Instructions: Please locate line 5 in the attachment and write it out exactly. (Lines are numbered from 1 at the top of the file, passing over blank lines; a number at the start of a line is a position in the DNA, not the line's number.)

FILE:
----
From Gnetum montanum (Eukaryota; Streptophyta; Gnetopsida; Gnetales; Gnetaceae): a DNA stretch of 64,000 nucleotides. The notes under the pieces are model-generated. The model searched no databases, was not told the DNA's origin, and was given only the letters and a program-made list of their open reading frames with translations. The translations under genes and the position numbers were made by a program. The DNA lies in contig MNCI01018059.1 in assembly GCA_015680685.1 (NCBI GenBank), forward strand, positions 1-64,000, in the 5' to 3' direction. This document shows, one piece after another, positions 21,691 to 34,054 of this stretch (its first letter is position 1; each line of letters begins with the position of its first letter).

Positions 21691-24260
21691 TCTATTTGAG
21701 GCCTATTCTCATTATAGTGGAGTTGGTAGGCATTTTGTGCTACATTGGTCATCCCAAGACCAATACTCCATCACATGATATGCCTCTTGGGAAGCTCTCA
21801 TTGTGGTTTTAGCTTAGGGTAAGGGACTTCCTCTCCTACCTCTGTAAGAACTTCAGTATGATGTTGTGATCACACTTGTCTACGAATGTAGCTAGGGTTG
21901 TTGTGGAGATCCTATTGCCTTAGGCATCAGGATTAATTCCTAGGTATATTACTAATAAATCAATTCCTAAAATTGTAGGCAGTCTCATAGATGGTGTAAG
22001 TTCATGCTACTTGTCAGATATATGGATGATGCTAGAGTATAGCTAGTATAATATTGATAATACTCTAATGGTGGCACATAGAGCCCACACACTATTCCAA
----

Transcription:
21801 TTGTGGTTTTAGCTTAGGGTAAGGGACTTCCTCTCCTACCTCTGTAAGAACTTCAGTATGATGTTGTGATCACACTTGTCTACGAATGTAGCTAGGGTTG